It seems that the masses and most of the financial media hate hedge funds and what they do, but why is this hatred of hedge funds so prominent? At the end of the day, these asset management firms do not gamble the hard-earned money of the people who are on the edge of poverty. Truth be told, most hedge fund managers and other smaller players within this industry are very smart and skilled investors. Of course, they may also make wrong bets in some instances, but no one knows what the future holds and how market participants will react to the bountiful news that floods in each day. The Standard and Poor’s 500 Total Return Index ETFs returned 31.2% in 2019. Conversely, hedge funds’ top 20 large-cap stock picks generated a return of 41.3% during the same period, with the majority of these stock picks outperforming the broader market benchmark. Coincidence? It might happen to be so, but it is unlikely. Our research covering the last 18 years indicates that hedge funds' consensus stock picks generate superior risk-adjusted returns. That's why we believe it isn't a waste of time to check out hedge fund sentiment before you invest in a stock like Marsh & McLennan Companies, Inc. (NYSE:MMC).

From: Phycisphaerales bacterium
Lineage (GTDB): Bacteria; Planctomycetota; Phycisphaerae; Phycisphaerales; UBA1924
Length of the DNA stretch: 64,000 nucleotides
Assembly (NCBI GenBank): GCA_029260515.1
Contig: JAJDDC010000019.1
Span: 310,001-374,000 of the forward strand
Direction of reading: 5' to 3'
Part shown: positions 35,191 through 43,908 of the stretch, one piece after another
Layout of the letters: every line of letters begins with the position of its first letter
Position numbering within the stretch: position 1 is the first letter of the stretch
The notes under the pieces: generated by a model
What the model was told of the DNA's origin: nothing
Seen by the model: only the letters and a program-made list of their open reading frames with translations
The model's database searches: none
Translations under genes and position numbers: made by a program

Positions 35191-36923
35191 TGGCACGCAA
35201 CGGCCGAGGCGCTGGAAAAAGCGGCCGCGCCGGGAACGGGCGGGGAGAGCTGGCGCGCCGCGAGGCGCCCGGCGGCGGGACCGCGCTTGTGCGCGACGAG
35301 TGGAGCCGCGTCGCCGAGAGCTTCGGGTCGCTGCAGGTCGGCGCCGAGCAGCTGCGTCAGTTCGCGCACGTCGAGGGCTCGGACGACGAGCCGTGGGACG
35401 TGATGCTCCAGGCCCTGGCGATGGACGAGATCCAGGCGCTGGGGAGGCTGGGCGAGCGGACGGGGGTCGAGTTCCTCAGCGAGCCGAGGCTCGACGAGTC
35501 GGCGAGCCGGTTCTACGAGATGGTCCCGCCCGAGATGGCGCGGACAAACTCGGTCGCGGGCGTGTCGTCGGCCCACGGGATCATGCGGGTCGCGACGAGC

Is Marsh & McLennan Companies, Inc. (NYSE:MMC) a healthy stock for your portfolio? The best stock pickers are turning less bullish. The number of bullish hedge fund positions retreated by 3 recently. Our calculations also showed that MMC isn't among the 30 most popular stocks among hedge funds (click for Q3 rankings and see the video at the end of this article for Q2 rankings).
In the 21st century investor’s toolkit there are plenty of indicators stock market investors put to use to appraise publicly traded companies. Two of the less utilized indicators are hedge fund and insider trading signals. Our researchers have shown that, historically, those who follow the best picks of the top money managers can beat the broader indices by a very impressive amount (see the details here).
[caption id="attachment_758429" align="alignnone" width="600"] Ric Dillon of Diamond Hill Capital[/caption]